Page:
Physical Education

Battle to motivate girls through physical education

Young women are less likely to exercise than young men. Even when they do, data indicates that they do it at a lower level of intensity than their male peers. Is our approach to physical education to blame?

It’s is undoubtedly part of a bigger issue, in which 90 per cent of Australian young people don’t move enough and nearly 70 per cent of adults are either sedentary or have low levels of physical activity.

When the Victorian Government commissioned research in 2015 to to better understand what’s holding women back, the answer was incredibly simple. Almost half of women aged 18-24 reported they were embarrassed about exercising in public and worried about judgement from their peers. That doesn’t go away as we age, either, because about 40 per cent of women over the age of 25 felt the same way. So what’s lacking from our physical education?

Physical education and a fear of judgement

Richelle Olsen describes herself as an “everyday woman”. However, her adventure resume is impressive, including hiking to Everest Base Camp, running a 25km race in the Spanish Pyrenees, competing in more than 20 triathlons and cycling 5000km from Canada to Mexico.

She lives on Victoria’s Bellarine Peninsula and runs Escaping Your Comfort Zone, a community that describes itself as the plus-sized women’s adventure revolution. When it comes to physical education, however, she sighs.

“I hated PE at school. I detested it, I was the slow, unco one. In the team environment, that’s not a nice place to be, because you feel like you’re letting people down,” she says.

In fact, although she currently makes her living inspiring women to get outdoors, her first real foray into the outdoors didn’t come until she went on a trip to South America when she was 21. She hiked the world-famous Inca Trail in Peru, and it was an experience that changed her life.

“It opened up a whole new world to me. I had no fitness, I didn’t know too much about fitness at the time, I nearly died,” she laughs.

“The beauty of the outdoors was amazing. I’m one of those people who just agrees to stuff, that’s how I ended up doing Everest Base Camp. I didn’t know how long it was going to take, how much climbing it was, or that fact that I didn’t really like walking. It’s just a give-it-a-go attitude I’ve always had… It wasn’t until my 30s that I started embracing the outdoors truly.”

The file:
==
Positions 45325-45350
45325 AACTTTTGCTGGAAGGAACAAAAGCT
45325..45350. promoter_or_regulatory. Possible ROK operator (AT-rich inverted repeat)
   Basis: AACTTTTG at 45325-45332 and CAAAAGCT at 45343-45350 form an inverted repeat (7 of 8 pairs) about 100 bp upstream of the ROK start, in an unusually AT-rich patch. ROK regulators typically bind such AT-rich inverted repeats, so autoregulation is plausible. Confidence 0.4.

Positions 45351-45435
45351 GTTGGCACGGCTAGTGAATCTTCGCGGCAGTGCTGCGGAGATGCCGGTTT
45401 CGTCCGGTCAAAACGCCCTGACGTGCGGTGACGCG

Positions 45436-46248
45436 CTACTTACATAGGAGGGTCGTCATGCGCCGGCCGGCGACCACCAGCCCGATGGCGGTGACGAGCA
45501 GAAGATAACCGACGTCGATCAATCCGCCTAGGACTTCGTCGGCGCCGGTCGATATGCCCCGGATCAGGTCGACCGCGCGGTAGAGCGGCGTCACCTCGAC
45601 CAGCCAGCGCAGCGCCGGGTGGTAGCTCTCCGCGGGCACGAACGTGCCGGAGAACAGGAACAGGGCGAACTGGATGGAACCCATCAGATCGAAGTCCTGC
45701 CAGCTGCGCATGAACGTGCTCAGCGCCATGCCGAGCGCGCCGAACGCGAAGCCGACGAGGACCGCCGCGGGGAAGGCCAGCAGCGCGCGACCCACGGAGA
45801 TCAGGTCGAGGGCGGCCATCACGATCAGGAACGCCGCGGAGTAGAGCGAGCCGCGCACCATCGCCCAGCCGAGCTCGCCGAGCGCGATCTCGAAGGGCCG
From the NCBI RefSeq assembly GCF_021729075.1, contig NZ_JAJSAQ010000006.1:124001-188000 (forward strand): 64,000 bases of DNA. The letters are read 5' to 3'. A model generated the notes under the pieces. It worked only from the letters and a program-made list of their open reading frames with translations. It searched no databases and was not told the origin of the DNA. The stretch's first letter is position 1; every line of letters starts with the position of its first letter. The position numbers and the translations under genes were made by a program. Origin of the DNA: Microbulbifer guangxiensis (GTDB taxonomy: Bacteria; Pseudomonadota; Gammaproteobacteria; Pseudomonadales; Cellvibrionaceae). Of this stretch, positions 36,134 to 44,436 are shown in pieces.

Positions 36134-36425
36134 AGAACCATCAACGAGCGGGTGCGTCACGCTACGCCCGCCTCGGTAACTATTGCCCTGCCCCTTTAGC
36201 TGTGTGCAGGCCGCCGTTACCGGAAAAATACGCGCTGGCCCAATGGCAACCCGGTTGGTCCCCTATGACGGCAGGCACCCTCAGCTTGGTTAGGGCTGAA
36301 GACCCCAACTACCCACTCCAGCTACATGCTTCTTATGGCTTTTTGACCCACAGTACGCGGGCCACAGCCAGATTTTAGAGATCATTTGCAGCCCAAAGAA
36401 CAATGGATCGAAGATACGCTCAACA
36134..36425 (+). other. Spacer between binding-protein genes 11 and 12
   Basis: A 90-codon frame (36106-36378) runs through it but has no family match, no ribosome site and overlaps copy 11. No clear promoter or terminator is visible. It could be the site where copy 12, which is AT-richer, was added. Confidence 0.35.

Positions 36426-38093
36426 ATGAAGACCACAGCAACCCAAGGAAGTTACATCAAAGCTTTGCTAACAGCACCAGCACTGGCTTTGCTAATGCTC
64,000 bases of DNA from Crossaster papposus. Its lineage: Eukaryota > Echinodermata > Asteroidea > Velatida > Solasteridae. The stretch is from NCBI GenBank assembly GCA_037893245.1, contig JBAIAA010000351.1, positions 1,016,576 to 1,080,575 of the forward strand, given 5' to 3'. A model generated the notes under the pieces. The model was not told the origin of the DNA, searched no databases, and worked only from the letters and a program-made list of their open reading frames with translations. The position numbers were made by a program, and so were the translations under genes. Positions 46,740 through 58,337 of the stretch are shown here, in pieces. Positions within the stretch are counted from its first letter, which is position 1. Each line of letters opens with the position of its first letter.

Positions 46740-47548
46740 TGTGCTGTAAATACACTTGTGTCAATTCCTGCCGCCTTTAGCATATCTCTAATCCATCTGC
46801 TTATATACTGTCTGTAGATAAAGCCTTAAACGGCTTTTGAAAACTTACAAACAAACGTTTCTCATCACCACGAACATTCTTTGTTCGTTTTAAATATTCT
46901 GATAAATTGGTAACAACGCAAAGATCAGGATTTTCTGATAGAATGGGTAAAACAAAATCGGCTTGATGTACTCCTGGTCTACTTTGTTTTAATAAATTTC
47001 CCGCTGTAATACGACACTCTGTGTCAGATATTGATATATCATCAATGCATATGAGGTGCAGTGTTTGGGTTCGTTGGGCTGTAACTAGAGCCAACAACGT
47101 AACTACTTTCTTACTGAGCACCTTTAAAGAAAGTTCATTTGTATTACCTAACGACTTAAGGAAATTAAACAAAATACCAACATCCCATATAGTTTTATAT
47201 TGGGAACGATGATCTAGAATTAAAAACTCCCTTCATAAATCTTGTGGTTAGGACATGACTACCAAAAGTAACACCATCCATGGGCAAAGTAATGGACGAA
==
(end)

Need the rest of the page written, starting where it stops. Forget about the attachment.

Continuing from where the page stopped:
When she came home from her cycling trip across North America, she decided to leave her corporate job and start a community to champion women and encourage them to spend time together outdoors.

“I was always in a bigger body and nothing has stopped me from adventuring, but I’ve met a lot of other people who had their friends and family tell them they were too fat to even think about it. You always worry about people making fun of you, but I wanted to be a cheerleader for those people,” she says.

“Watching people turn their lives around from being entirely inactive, and the kinds of people who never imagined they’d be adventurous, they’re now buying kayaks and buying roof racks and getting out there with their friends. It’s amazing to watch.”

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Need for team sports alternatives

The benefits of regular physical activity go well beyond having a strong and healthy body. Exercise can help manage stress, alleviate depression and anxiety, enhance your mood and boost mental alertness – all things that are crucial to living a happy life at any age.

Girls Make Your Move isn’t unique – in fact, it was inspired by a similar campaign run in the United Kingdom, which found there were two million fewer women than men regularly playing sport.

When asked, 13 million women told Sport England they would like to participate in more sport and physical activity but just over six million of them were not currently active. When it investigated what was stopping them, the organisation found that for many women, sport has baggage.